Hernández: Canelo Alvarez had a chance to elevate his ambitions, and it's gone

Four-part champion Canelo Alvarez made an excited return to the ring on Saturday, defeating Callum Smith by unanimous decision over 12 rounds at the Alamodome in San Antonio.
More
Championship boxing match, glorified sparring session, whatever that was, it was like afternoon feeding the red-bellied piranhas at the Los Angeles Zoo.
Canelo Alvarez went down and hit a defenseless man for 12 rounds on Saturday night. Every punch he landed shattered the Callum Smith delusions made by a British sports scene that overrated their soccer players and really, really overrated their fighters.
Scroll to continue with the content
display
Microsoft - New Age of Business
Learn the key to corporate agility from our experts
Learn how to adopt predictive and proactive operations that will increase performance and protect sales in the new normal.
LEARN MORE
Instead of raising Alvarez, the unilateral decision-making victory confirmed what was already evident before the opening bell rang:
Alvarez screwed it up.
He once had a worthy opponent in Gennady Golovkin. They had two close fights that could have been scored either way. But instead of stepping into the ring with Golovkin for the third time, Alvarez argued that the jury's positive verdict on the second fight was the final word.
No athlete is judged on unique moments more than a boxer. They define themselves by how they face their greatest obstacles and how they react to their most intense crises.
Perhaps Alvarez did not notice it then, but his rivalry with Golovkin hung in that moment.
When Alvarez decided to move on and take on the likes of Daniel Jacobs and Sergey Kovalev, the moment vanished. Now there is nothing more he can do to retake it, and not even fight Golovkin.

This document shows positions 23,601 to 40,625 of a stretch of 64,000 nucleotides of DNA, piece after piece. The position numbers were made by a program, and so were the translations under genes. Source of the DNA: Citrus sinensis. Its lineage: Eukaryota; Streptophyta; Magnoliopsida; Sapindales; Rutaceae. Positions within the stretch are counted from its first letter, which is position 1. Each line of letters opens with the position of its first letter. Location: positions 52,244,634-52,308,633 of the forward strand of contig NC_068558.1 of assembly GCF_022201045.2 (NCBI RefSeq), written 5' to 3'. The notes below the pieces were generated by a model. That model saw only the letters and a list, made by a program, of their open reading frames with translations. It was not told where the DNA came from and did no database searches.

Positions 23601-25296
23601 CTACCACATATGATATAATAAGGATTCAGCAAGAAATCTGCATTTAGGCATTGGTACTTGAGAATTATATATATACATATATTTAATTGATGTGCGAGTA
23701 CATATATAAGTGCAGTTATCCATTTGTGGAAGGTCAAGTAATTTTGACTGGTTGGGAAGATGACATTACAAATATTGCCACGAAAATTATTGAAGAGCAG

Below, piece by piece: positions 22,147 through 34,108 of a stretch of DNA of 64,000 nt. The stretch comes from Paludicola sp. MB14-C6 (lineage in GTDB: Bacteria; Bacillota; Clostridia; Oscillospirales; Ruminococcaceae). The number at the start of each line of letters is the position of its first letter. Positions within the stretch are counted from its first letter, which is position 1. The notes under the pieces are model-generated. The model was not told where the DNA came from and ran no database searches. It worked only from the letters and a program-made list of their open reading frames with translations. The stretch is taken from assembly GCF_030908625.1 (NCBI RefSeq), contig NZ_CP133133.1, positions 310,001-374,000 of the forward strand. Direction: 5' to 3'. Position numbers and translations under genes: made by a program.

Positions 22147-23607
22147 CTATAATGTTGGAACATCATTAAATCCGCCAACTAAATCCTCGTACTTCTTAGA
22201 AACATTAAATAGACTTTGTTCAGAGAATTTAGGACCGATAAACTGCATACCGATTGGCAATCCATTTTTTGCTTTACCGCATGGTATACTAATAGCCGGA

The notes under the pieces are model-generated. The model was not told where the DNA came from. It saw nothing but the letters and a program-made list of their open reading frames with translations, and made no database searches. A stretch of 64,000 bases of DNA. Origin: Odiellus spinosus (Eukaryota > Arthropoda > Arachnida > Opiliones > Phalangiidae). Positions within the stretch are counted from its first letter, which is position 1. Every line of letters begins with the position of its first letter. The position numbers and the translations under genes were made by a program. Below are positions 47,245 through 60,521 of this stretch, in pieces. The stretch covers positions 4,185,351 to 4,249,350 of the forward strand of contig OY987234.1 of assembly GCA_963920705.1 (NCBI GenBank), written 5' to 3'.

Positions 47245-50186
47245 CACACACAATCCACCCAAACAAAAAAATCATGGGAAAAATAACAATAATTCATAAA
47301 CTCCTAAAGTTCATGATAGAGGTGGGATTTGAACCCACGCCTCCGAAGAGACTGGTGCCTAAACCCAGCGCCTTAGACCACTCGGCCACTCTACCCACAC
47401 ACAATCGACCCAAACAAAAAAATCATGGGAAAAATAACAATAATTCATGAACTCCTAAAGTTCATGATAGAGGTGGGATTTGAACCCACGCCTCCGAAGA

Alvarez has the enthusiastic support of the boxing industrial complex, which has made it their mission to overstate its skills in order to sustain its dead sport. But history will see him more objectively. Time has a sobering effect on perception.
Whatever he did against Golovkin was always meant to be diminished. Alvarez waited until Golovkin was 34 to agree to their first bout, which ended in a draw. The originally planned rematch was canceled because Alvarez tested positive for a performance-enhancing drug.
Alvarez was convinced that Golovkin needed him more than Golovkin. From a financial point of view, that was true. But in terms of his legacy, Alvarez needed Golovkin too.
The 30-year-old Mexican is now without the potential opponent to help him achieve his ambitions.
He talks about wanting to write history, but has no way of writing it. He promises to fight fights the public wants to see, but the average sports fan has never heard of any of his potential opponents other than Golovkin.
Golovkin, who took out someone named Kamil Szerementa on Friday night, is technically available. The operative word in this sentence is "technical". Golovkin is now 38 and he looked 38 against Szerementa, which is probably why Alvarez is suddenly open to fighting him.
Alvarez and Golovkin could still pack an arena, but even in this case, history will at some point see the spectacle for what it is: a fighter in his prime beating up an old man.
Alvarez's other options will result in more mismatches like the one he beat Smith, who looked like a reasonable opponent on paper.
Smith was the 168-pound champion of one of boxing's credibility-challenged sanctioning bodies. Alvarez defeated Kovalev by 175 pounds but was known as a 160 pounder. Smith stands 6-foot-3, which is tall even for a super middleweight.